The story begins much like an Anita story. Some clients come for help, Merry reluctantly assists with the prodding of her boss. A big bad appears, there's a fight, then there's some sex. Then however the story takes an unexpected turn which I won't spoil for you.
As a character, Merry is distinct from Anita Blake and that's a good thing. She's neither as tough nor as sociopathic. She can, however, hold her own as she discovers she's more powerful that she ever suspected. Much like Anita, all men want Meredith but since she's part supernatural being and an heir to the throne this facet of the story doesn't come across as obnoxiously as it does in the Anitaverse. Hamilton also finds a rather clever way to explain why all this lust is essential to the story-again no spoilers. Also, even though Merry is less human than Anita I found her far more accessible. This book is as sexually charged as the latter entries in the Anita series so take that as a caveat emptor if this really, really turned you off. I didn't find it as squirm-worthy though (is that a word?), probably for the reasons I've already described. The pain element and the goblin (don't ask) did however catch me a bit off guard.
Hamilton is still a genius with blending her magical world with ours but the first entry in the series is largely about fey interactions exclusively. The writing is fast-paced and enjoyable. Hamilton is no Steinbeck but she knows how to keep you involved. If you shun fantasy because you feel silly reading about unicorns and elves, this series will definitely appeal. I'm not sure if Hamilton created fantasy noir but she is it's most visible purveyor. I've already got book two which I plan to begin-whaddaya know-as soon as I end this review.
on September 30, 2000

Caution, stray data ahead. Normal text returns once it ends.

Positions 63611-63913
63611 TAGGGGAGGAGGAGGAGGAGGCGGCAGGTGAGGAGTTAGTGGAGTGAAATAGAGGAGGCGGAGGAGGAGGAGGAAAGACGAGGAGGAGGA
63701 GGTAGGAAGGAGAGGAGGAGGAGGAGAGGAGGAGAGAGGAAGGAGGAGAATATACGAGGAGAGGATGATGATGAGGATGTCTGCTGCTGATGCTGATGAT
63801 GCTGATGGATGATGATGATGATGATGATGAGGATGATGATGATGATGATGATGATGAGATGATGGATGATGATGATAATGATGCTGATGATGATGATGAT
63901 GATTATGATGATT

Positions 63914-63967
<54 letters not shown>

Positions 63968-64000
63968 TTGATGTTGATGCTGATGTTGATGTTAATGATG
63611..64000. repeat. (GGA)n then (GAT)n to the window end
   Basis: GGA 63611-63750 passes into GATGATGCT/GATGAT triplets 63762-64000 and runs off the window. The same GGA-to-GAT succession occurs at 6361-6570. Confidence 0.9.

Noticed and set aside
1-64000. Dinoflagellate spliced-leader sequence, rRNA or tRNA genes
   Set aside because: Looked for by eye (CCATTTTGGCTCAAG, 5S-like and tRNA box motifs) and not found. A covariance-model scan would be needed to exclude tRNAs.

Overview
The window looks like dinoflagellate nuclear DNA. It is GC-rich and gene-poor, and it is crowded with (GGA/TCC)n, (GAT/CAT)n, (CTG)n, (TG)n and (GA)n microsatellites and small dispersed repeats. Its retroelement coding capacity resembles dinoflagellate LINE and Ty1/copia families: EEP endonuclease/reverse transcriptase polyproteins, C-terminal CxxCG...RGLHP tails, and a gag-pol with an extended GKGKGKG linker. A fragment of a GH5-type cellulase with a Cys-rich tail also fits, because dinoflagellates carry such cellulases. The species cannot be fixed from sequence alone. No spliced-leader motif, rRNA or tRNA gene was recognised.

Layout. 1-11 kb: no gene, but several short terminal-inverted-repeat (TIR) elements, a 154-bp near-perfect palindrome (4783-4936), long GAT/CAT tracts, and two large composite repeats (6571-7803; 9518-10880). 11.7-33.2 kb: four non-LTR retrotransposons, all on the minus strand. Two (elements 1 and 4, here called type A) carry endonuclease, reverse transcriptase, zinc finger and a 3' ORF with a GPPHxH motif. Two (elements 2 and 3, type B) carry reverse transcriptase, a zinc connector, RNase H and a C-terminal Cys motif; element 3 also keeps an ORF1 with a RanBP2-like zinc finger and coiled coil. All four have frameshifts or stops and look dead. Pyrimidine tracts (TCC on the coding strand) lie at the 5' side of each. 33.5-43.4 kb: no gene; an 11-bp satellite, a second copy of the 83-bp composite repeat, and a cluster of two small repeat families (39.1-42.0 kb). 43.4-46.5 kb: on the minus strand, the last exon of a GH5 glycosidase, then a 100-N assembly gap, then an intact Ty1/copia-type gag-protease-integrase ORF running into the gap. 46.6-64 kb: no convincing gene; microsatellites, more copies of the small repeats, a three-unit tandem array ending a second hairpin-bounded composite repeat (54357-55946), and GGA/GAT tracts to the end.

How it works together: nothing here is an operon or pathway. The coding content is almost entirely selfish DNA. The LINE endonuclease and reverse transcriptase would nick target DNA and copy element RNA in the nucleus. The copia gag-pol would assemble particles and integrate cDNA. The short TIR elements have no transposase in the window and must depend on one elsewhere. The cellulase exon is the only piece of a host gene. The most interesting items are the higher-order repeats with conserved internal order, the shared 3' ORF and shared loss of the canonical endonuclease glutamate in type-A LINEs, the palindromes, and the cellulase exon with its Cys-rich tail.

* As an avid fan of Laurell K. Hamilton's Anita Blake series, I was excited to hear that she was beginning a new series. In reading "A Kiss of Shadows", I have found that Hamilton has once again captured that unique flavor that crosses the genres. A fantasy book set in a modern day United States, it also contains elements of political intrigue, suspense, elemental magic, private investigation, and sexual elements that push the envelope. As readers we are given a glimpse into the social and political world of the faerie court. In much the same way as vampires and lycanthropes are common to the world of Anita Blake, so to are magic and the faerie courts to the world of Meredith 'Merry' NicEssus. * In the person of Meredith, we are presented a woman of strong will, who walks the fine line between human and something else. As we come to discover the environment in which Merry grew up, we can begin to understand what motivates her. Whether it is her interaction with her aunt (Queen of the Unseelie Court), her aunt's personal guard, her cousin Cel, or those around her in Los Angeles, we find that her reactions adjust to the situation around her. * The aspect of "A Kiss of Shadows" that intrigued me the most, was the manner in which it approaches the good/evil aspects of society. What humanity might think of as evil in human society, Merry might view as necessary to have survived her years in the Unseelie Court. Meredith's views on sex are also rather unique. Because of her upbringing, she lacks a certain sense of modesty that extends itself further into her relationship views. * Never to be outdone; Hamilton breathes life and personality into every character in her books. From the heroine to the supporting characters, and in the case of this book, even things and places like 'The Black Coach" and the mounds of the Unseelie Court. Even the diverse races have their own unique feel. * As you enjoy the rollercoaster ride of emotions "A Kiss of Shadows" takes you on, you arrive at the end with an insatiable hunger for more. If I was eagerly anticipating the arrival of this book, I find I can hardly wait for the next book in the series. * Despite all of the enjoyment I got from reading/experiencing "A Kiss of Shadows", I was left with one unanswered question. Does this book take place in the same world as the Anita Blake series, or are the similarities merely cosmetic? Additionally, if both characters (Anita and Meredith) do live in the same world, might we some day have them meeting to overcome a common foe?